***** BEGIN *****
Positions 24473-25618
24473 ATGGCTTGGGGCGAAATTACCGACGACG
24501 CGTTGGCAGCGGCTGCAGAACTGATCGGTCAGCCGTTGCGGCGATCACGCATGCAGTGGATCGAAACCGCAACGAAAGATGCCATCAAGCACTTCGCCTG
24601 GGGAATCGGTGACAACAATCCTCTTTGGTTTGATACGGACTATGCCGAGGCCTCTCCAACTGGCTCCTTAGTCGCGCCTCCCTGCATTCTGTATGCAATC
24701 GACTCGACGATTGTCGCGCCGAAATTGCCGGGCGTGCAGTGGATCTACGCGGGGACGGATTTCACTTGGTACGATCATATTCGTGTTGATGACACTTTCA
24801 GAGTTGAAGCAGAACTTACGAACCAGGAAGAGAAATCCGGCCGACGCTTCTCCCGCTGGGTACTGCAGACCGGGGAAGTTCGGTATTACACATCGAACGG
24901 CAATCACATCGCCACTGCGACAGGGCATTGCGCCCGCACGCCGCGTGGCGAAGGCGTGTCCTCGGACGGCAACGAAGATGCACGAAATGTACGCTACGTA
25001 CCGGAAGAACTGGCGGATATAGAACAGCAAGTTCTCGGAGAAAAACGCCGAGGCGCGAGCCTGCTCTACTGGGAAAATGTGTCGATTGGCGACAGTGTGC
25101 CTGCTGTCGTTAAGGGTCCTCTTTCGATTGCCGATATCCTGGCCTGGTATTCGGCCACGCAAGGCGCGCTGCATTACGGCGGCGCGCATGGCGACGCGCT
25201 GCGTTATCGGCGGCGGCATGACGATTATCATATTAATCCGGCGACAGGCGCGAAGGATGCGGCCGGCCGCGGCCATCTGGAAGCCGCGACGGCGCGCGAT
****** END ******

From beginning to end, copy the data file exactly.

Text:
Positions 24473-25618
24473 ATGGCTTGGGGCGAAATTACCGACGACG
24501 CGTTGGCAGCGGCTGCAGAACTGATCGGTCAGCCGTTGCGGCGATCACGCATGCAGTGGATCGAAACCGCAACGAAAGATGCCATCAAGCACTTCGCCTG
24601 GGGAATCGGTGACAACAATCCTCTTTGGTTTGATACGGACTATGCCGAGGCCTCTCCAACTGGCTCCTTAGTCGCGCCTCCCTGCATTCTGTATGCAATC
24701 GACTCGACGATTGTCGCGCCGAAATTGCCGGGCGTGCAGTGGATCTACGCGGGGACGGATTTCACTTGGTACGATCATATTCGTGTTGATGACACTTTCA
24801 GAGTTGAAGCAGAACTTACGAACCAGGAAGAGAAATCCGGCCGACGCTTCTCCCGCTGGGTACTGCAGACCGGGGAAGTTCGGTATTACACATCGAACGG
24901 CAATCACATCGCCACTGCGACAGGGCATTGCGCCCGCACGCCGCGTGGCGAAGGCGTGTCCTCGGACGGCAACGAAGATGCACGAAATGTACGCTACGTA
25001 CCGGAAGAACTGGCGGATATAGAACAGCAAGTTCTCGGAGAAAAACGCCGAGGCGCGAGCCTGCTCTACTGGGAAAATGTGTCGATTGGCGACAGTGTGC
25101 CTGCTGTCGTTAAGGGTCCTCTTTCGATTGCCGATATCCTGGCCTGGTATTCGGCCACGCAAGGCGCGCTGCATTACGGCGGCGCGCATGGCGACGCGCT
25201 GCGTTATCGGCGGCGGCATGACGATTATCATATTAATCCGGCGACAGGCGCGAAGGATGCGGCCGGCCGCGGCCATCTGGAAGCCGCGACGGCGCGCGAT